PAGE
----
According to the official investigation report, both the flight crew on this flight had received stall recovery training, but not upset recovery training, on the A320. The Flight Crew Training Manual for the A320 (issued by Airbus) did not mandate upset recovery training. The operator's training manual (issued by Air Indonesia) did mandate upset recovery training, but it was not delivered by the airline for pilots of the A320 because of Airbus's statement that it was unnecessary. Only upset prevention training was given. Both the below are from the linked report:
The approved Operation Training Manual covers the upset recovery
training in Chapter 8. The module consisted of ground and simulator training. The ground training provides the flight crew with the background, definition, cause of aircraft upset, aerodynamic and aircraft systems in
relation with aircraft upset. Recovery methods consider various aircraft attitude and speed including post upset conditions.
The upset recovery training had not been implemented on Airbus A320
training, since it is not required according to the Flight Crew Training Manual and has not been mandated by the DGCA.
The Upset Recovery training was included in the aircraft operators training manual. The aircraft operator advised the KNKT that the flight crew had not been trained for the upset recovery training on Airbus A320, and this referred to FCTM Operational Philosophy: “The effectiveness of fly-by-wire architecture, and the existence of control laws, eliminates the need for upset recovery maneuvers to be trained on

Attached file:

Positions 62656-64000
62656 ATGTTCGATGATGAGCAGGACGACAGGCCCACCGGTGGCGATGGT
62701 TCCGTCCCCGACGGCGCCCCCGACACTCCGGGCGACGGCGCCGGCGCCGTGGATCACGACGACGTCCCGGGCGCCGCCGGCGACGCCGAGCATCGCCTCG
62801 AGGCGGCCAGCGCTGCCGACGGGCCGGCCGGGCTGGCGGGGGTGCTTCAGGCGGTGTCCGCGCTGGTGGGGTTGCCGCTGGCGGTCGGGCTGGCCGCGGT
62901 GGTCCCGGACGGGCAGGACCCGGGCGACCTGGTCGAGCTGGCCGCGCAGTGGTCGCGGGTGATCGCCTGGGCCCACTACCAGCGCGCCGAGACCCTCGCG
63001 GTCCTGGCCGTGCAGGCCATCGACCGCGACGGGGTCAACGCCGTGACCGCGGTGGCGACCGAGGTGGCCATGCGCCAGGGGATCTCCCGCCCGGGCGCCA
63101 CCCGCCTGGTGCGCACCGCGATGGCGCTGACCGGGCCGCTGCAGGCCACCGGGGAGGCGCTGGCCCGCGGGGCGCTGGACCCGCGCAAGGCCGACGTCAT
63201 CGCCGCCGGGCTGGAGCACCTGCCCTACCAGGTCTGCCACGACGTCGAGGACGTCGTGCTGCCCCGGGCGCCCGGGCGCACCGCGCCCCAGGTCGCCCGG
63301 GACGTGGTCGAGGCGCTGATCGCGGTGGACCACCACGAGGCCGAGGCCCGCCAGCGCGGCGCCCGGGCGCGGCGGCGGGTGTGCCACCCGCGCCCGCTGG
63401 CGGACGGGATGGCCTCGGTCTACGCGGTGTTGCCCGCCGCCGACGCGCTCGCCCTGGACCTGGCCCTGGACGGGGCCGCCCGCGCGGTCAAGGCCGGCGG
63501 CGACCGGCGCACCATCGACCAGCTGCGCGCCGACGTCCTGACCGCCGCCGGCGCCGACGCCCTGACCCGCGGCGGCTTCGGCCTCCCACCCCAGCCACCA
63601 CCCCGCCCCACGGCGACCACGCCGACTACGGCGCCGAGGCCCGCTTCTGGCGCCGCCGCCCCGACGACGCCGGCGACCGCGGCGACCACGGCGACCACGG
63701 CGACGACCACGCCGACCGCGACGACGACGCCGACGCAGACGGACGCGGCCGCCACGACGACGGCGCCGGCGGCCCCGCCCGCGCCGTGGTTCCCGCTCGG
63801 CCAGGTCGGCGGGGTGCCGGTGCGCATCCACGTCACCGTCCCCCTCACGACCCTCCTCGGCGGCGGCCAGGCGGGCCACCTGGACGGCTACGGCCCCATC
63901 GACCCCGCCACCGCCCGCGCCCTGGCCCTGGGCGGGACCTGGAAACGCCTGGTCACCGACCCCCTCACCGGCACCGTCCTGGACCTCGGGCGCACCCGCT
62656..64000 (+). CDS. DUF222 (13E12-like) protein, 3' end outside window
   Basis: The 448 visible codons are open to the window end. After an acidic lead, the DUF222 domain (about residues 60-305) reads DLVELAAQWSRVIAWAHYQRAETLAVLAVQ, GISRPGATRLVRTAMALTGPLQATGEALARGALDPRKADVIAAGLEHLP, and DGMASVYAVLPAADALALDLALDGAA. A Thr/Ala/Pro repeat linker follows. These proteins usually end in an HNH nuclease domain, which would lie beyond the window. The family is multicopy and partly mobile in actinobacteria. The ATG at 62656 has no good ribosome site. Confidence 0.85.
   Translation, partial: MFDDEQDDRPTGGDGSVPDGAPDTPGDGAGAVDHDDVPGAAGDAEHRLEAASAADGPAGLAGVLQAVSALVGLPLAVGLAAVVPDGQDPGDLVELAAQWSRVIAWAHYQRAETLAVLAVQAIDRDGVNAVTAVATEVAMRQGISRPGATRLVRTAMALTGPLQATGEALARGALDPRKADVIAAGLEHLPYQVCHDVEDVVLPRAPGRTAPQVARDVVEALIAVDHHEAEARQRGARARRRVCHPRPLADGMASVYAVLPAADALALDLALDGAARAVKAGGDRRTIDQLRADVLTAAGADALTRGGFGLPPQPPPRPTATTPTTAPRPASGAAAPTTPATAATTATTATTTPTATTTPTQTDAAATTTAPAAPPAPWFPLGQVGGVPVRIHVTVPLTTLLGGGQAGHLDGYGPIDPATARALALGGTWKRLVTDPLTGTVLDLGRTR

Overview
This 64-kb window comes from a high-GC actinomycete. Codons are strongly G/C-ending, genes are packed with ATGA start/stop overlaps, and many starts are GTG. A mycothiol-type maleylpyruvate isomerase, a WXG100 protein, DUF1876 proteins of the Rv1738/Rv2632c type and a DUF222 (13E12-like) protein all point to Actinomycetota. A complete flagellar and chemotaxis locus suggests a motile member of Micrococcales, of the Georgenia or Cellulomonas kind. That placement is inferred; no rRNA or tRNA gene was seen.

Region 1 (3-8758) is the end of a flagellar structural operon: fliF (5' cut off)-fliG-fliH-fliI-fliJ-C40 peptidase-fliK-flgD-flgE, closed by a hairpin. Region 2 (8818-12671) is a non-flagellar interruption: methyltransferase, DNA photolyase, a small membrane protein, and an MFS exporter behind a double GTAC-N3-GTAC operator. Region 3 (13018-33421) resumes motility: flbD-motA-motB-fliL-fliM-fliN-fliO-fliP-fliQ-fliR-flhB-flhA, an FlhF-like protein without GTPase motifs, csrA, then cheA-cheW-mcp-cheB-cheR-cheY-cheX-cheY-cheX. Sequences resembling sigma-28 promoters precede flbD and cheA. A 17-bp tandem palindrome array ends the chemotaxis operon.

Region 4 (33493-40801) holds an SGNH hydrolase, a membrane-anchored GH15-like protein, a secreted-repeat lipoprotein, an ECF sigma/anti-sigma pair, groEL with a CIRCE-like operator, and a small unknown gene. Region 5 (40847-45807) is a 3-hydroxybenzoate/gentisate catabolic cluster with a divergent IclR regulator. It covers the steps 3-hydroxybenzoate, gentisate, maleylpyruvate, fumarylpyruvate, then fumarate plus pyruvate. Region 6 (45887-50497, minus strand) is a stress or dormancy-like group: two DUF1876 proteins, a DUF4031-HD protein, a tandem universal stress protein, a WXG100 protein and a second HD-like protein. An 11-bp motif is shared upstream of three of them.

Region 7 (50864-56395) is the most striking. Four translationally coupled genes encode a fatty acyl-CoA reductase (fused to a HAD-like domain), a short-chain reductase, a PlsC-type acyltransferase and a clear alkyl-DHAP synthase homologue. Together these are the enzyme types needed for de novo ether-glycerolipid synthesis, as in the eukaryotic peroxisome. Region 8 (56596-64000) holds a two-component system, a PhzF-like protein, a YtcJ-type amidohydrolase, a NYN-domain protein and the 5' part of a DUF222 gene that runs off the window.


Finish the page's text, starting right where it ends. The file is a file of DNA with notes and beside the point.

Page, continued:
protected Airbus”. There was no evidence of DGCA findings for this incompliance of training.
Upset aircraft is where the attitude or airspeed is greatly outside the normal flight envelope, such as might happen after a mid-air collision or loss of control, or (as in this case) prolonged wrong inputs when fly-by-wire is disengaged. A stall is not necessarily an upset aircraft condition.
The report also notes that the stall recovery training doesn't necessarily cover the developed stall, but rather recovering when the stall warning sounds before actually reaching the stall. The exercise is carried out from level flight by reducing airspeed and pitching up progressively to trigger the stall warning, and then pitching down to recover. (This is the same way stall recovery is taught to private pilots in smaller aircraft.)
Recovering from a developed stall where the aircraft's attitude is level but it is descending rapidly (stall at zero pitch) is not mandatory training (p119), and this is the situation the flight crew were unable to recover.
As there are too many crashes resulting from unrecovered stalls, the whole industry has worked together to produce better training programmes. One of the Safety Actions resulting from this crash is that Air Indonesia now gives upset recovery training to all its pilots, to comply with its own policy. In addition, the airliner manufacturers have produced a new training aid (applicable to most airplanes) for teaching upset recovery, and Airbus has already issued an Operations Training Transmission with instructions for carrying out suitable simulator training.